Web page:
Rare Joseph Knibb Clock Joins Movements by
Thomas Tompion in the Fine Clocks Sale at Dreweatts
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Donnington Priory -An important and well documented early walnut eight-day longcase clock by Joseph Knibb of London leads the 90 lot offering of Fine Clocks, Barometers and Scientific Instruments to be sold at Dreweatts & Bloomsbury Auctions, Donnington Priory on 17th March.
Estimated at £40,000-60,000 the fine, early example of Knibb's work is one of the rarer small clocks by the eminent London maker, with a 9.5 inch square dial. It is also one of the first to have been made with a movement demonstrating all of the classic features one would hope to see in a clock from Knibb's workshop.
This rare small example was discovered in Oxfordshire in 1919 by the connoisseur collector Richard Arnold before passing into the famous and well documented collection of Walter Iden by 1938. After the War the clock was purchased direct from Iden by Neville Rollason who kept it at Peplow Hall Shropshire until his death in 1962. The current owner purchased it at the subsequent auction of his estate. The clock is particularly well documented - first appearing in a publication of 1922 and is now presented in essentially the same condition as it was then [Lot 86].
The name Joseph Knibb is rarely mentioned without reference to his fellow contemporary clock and watchmaker, Thomas Tompion. Clocks by Tompion are generally very expensive hence are out of the reach of most. However those looking to feature an example from his workshop in their collection may want to consider a watch movement by him which are still relatively accessible.
Dreweatts have four such movements by Tompion - two by him working alone and the other two signed in partnership with Edward Banger. All were made at the height of his career and carry estimates starting at £1,200 for an uncased timepiece movement signed by Tompion and Banger [Lot 75].
Other clocks from the 'golden period' of English clockmaking in the sale include a fine small ebony basket-top table clock by the eminent maker Henry Jones estimated at £12,000-18,000 [Lot 88] and no less than two examples by Charles Gretton. The first of these being a small early example dating to around 1680, again with basket-top, and features a very rare form of early rack striking mechanism [Lot 84]. The second is a little later in date (circa 1695) but very much retains the distinctiveness of his work [Lot 85]. Estimated at £8,000-12,000 and £4,000-6,000 respectively these two clocks will no doubt be mentioned in a forthcoming monograph on the maker.
For those with a preference for walnut, a fine William III table clock by John Boucheret of London may just be the ticket. Due to the enduring fashion for ebony, walnut veneered table clocks are particularly rare, this example is presented in fine condition and carries an estimate of £15,000-20,000 [Lot 89].
Clocks from later periods include an equally rare 'mulberry' veneered table clock by John Wady [Lot 81] and a silver mounted ebony grande sonnerie table clock by Andrew Dunlop for Daniel Delander [Lot 82]. Both of these fine examples date to around 1720 and carry estimates £8,000-12,000 and £18,000-25,000 respectively.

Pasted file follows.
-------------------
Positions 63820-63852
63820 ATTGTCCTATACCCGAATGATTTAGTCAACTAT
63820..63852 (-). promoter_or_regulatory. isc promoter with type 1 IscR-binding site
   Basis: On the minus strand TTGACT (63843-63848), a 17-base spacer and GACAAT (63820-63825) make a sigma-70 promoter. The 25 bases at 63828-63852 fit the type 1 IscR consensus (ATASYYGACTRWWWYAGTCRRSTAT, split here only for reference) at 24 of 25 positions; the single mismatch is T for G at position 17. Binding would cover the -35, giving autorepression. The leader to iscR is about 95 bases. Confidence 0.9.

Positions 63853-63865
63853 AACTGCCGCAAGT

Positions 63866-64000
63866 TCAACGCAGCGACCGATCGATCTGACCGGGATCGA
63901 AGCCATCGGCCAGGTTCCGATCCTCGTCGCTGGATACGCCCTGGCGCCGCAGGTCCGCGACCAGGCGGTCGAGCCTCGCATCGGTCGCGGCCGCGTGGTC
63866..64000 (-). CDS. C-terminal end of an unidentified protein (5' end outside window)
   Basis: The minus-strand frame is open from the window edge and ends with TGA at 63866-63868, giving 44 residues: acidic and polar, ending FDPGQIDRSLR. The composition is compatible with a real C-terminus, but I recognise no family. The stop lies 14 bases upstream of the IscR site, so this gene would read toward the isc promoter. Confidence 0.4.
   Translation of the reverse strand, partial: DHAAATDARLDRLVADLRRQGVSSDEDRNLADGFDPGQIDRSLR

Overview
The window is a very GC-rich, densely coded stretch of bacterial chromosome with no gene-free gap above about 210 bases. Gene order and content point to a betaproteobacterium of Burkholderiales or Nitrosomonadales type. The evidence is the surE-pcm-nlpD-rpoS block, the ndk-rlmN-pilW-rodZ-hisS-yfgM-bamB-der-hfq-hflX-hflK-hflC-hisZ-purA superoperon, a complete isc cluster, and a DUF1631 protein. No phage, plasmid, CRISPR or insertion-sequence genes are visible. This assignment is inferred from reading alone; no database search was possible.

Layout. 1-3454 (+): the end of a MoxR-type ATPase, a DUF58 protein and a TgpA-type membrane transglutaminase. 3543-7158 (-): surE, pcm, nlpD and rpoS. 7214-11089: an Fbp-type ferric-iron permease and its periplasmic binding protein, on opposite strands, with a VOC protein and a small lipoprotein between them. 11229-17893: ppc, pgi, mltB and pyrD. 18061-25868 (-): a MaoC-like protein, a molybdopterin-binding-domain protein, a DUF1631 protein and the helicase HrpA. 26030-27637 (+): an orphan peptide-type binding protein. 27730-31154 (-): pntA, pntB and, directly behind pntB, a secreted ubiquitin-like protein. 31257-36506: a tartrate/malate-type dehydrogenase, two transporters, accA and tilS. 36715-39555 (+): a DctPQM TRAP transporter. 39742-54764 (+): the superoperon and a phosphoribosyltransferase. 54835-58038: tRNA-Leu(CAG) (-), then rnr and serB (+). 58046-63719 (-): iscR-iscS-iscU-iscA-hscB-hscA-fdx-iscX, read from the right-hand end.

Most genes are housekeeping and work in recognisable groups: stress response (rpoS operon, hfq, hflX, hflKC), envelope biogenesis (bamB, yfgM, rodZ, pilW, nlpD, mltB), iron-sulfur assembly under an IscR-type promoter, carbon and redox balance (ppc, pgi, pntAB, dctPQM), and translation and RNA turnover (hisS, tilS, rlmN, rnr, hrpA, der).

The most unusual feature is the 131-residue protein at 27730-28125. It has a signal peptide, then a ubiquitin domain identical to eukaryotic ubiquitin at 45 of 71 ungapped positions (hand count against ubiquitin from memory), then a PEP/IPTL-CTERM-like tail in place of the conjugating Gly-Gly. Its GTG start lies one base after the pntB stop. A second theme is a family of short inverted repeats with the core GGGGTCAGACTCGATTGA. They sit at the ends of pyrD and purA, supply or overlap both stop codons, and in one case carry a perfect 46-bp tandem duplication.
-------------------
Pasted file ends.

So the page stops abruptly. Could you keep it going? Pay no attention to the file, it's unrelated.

Nineteenth century horology is also well represented by a gilt brass giant carriage clock dating to the 1830's by the eminent partnership Arnold and Dent. Retaining its original mahogany carrying box this finely engineered piece of horology is estimated to realise £6,000-8,000 [Lot 57].
Those looking for something more decorative may want to consider the fine engraved gilt brass hump-back carriage clock attributed to the workshop of Thomas Cole estimated at £4,000-6,000 [Lot 58]. This rare hour-striking example dates to around 1845 and exhibits the finest intense engraved decoration typical of Coles best work.
The sale features several rare and interesting Continental clocks including an early (circa 1600) Swiss iron chamber clock with rare moonphase and day of the week indication estimated at £6,000-8,000 [Lot 60].
Heading the selective group of scientific instruments included in the sale is a fine late 18th century pocket globe [Lot 1]. Measuring only 7 cm in diameter this example is attributed to the eminent maker George Adams junior and is complete with its original fishskin covered case lined with celestial papers to inside. This rare object in fine original condition is estimated to realise £2,000-3,000.
The Fine Clocks, Barometers & Scientific Instruments sale will be held at Dreweatts' Donnington Priory on Tuesday 17th March 2015. The catalogue is available to view and download from www.dreweatts.com.
Dreweatts & Bloomsbury Auctions are a UK 'top 5' auctioneer of fine art and collectibles. As part of Stanley Gibbons we are the only UK stock-exchange listed firm of auctioneers and occupy the same stable as coin specialists Baldwin's, and Frasers Autograph's. Established in 1759, we have the broadest and most regular calendar of specialist catalogued sales in the industry, numbering over 150 per annum, and provide vendors and buyers alike access to market-leading specialist advice in any number of collecting fields. We operate from salerooms in Donnington Priory (near Newbury), London's Mayfair, Bristol and Godalming.
Donnington Priory - 10th February 2015